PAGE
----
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The Field of Blades seems to be the representation of Endless Struggle and Utter War. It's a desert with swords sticking in the ground by their blades. The battle seems eternal for whoever walks it.

It's most likely a graveyard for warriors with swords standing in for proper headstones.

Examples of Field of Blades include:

Anime and Manga

  • We see Ichigo sitting in the Field of Blades in the Opening Sequence during the Soul Society Arc of Bleach. Small wonder; he has an endless battle ahead of him, having decided to take on the entire afterlife for the soul of a friend. We also see the field during his inner struggle to awaken his powers and those of his sword.
    • And during his less-inner struggle to awaken his Super Mode, Ichigo's mentor forces him to search for his real sword in a literal field of fake ones. While being assaulted by the very sword's spirit.
  • Part of the opening sequence of Samurai Champloo..
  • In Samurai 7, during the first battle with the bandits, the experienced leader sticks numerous swords into the ground in case someone's happened to break, as he wants them to fight to the fullest.
  • Variation: The third intro of Naruto suggests the trope with a field of kunai.
  • In Berserk, Rickert creates one of these as a memorial for the Band of the Hawk, personally forging a sword for each of the fallen. Ironically, it is on this hill that Guts encounters Griffith, the bastard who sacrificed and betrayed the Hawks, reincarnated as a human again for the first time since the Eclipse.
  • Variation: In the 1st ending of the second season of Mobile Suit Gundam 00, Setsuna F. Seiei is seen standing in the middle of a field of guns standing barrel down in the ground, all of which are covered with some sort of flower.
  • The Rurouni Kenshin manga spoofs this trope a bit. When a government official is targeted for assassination, he hires various swordsmen to protect him -- but at the same time, he insults and belittles their skill and brags about how he stood against "the field of blades and the storm of arrows" during the Meiji Revolution. Just then, Kenshin walks in, politely remarking that he has not seen the official since Kenshin CARRIED him through "the field of blades and the storm of arrows," as the official was too busy cowering in fear at the time to lend a hand. This promptly shuts the official up.
    • Played in a more serious manner whenever Kenshin's history as Battousai shows up: in the beginning of the manga, in the end of the Tsuiokuhen OVA, and in the upcoming live-action film, katanas are planted amidst the bodies of the fallen combatants.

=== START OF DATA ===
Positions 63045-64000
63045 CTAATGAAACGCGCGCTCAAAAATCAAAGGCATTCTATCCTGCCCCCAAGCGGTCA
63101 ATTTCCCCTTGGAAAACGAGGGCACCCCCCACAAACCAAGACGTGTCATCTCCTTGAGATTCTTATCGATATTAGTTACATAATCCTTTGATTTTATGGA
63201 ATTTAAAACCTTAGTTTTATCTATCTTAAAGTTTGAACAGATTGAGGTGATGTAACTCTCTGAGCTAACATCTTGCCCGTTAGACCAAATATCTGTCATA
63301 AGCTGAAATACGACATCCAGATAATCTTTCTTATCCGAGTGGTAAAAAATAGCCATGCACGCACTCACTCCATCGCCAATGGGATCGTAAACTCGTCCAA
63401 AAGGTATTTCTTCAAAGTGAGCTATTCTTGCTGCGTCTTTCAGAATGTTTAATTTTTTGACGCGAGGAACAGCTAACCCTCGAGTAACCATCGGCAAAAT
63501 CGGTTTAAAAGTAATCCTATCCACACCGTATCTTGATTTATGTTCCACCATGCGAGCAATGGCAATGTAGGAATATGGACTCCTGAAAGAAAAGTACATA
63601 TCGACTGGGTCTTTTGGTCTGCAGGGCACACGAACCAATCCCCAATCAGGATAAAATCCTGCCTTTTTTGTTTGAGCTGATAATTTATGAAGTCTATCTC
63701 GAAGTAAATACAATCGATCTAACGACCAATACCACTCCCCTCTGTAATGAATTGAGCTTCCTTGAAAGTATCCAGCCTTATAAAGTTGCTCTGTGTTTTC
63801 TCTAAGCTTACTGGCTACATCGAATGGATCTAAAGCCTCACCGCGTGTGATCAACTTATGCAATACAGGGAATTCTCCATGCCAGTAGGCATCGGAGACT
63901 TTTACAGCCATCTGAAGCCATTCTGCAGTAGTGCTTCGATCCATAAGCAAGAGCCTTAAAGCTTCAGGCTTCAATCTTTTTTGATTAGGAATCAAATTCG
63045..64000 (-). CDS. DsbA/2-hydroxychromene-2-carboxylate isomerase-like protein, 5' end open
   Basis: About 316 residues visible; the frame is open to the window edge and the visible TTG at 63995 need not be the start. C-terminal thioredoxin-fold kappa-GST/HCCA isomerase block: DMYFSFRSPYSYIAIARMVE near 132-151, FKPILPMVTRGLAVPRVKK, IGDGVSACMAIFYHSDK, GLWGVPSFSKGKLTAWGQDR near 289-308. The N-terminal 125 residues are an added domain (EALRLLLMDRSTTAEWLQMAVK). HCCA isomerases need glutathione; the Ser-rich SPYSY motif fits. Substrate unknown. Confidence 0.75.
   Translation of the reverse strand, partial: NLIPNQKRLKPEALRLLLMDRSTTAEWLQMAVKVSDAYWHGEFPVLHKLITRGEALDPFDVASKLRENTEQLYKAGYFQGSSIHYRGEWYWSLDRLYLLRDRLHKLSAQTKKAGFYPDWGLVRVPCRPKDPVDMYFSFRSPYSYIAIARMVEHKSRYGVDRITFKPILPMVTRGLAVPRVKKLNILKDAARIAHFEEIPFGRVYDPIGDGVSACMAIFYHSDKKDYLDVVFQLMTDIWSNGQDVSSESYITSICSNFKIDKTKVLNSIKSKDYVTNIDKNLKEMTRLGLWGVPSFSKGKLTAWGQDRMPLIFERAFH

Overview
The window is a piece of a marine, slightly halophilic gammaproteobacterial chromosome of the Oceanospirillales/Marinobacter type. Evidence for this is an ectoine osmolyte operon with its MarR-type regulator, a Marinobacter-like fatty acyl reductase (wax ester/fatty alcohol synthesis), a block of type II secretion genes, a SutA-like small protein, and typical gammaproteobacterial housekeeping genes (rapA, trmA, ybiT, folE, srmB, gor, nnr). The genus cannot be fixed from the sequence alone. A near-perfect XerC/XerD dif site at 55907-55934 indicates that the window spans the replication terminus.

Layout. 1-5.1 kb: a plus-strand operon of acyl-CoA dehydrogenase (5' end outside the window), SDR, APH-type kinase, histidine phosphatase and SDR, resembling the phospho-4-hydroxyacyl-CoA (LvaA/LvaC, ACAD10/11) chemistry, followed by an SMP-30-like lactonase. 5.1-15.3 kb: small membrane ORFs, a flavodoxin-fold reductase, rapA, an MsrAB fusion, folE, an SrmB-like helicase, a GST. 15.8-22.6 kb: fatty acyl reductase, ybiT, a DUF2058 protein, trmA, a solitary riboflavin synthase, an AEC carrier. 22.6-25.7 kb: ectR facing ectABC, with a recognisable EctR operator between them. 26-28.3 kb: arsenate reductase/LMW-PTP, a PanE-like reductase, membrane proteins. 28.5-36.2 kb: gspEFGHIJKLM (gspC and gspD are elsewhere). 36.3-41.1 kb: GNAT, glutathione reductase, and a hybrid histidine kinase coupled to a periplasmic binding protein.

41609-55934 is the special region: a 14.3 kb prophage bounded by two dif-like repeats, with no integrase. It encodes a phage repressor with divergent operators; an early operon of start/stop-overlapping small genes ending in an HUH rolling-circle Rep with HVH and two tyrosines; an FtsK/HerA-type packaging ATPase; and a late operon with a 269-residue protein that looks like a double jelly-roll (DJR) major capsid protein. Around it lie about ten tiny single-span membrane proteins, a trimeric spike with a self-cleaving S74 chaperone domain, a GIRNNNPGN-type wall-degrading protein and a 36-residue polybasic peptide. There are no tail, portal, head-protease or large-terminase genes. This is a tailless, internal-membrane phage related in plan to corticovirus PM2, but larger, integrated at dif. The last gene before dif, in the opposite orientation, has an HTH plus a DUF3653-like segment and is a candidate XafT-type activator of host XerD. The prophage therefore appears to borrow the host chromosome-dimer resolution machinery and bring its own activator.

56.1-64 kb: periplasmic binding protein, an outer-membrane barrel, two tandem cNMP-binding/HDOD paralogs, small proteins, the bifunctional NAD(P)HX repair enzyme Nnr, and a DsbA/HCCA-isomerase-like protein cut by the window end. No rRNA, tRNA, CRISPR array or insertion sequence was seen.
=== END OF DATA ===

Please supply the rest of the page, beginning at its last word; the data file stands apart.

• In Claymore, there's a minor one after the timeskip. There's only seventeen blades, but the first scene it shows up in certainly qualifies.
  • In Gurren Lagann, in the burial place of Kamina his sword is sticking out of the ground by the blade, his cape tied to its handle. In the Distant Finale, after the death in space of most of the Dai Gurren Brigade, several other swords stand alongside that one, as well as a needle standing for Nia.
  • In Soul Eater, Mifune's sword-style Mugen Ittoryu relies on him throwing all of his swords up into the air, so that they fall to earth and pierce the ground in this manner.
  • Rave Master had a battlefield made into a memorial by turning it into a field of blades.
  • Might not count, but in Shaman King, one of Ren's attacks with his third oversoul is "Blade Paradise", where thousands of oversoul blades burst through the ground and demolish his opponents.
  • In Katanagatari, this is how Meisai uses her Tsurugi, attaching each of the thousand swords to a tree. Then it's averted when Shichika just runs out of the forest.
  • Sequence 1-8 of Magical Girl Lyrical Nanoha Movie 1st The Comics uses this imagery for its title page, with Fate standing on a rock amongst a field of spears. The next chapter's title uses this imagery again, with Nanoha standing on a cliff while surrounded by a field of staves.
  • In Puella Magi Madoka Magica, Mami Tomoe uses a musket as weapon, one of her attacks in nicknamed Unlimited Musket Works by the fans, guess what it does?
    • Sayaka can also spawn small fields of swords so she can quickly pick them up and throw them, but Homura one ups them both. Is it any surprise that part of the development team worked on Fate/Zero?
  • In the manga adaptation of Yu-Gi-Oh! 5D's, Yusei has a card called 'Warrior's Pride', which depicts one of these in its artwork, with Shield Warrior (a card he uses in the anime adaptation) leaping out of the ground at the field's centre.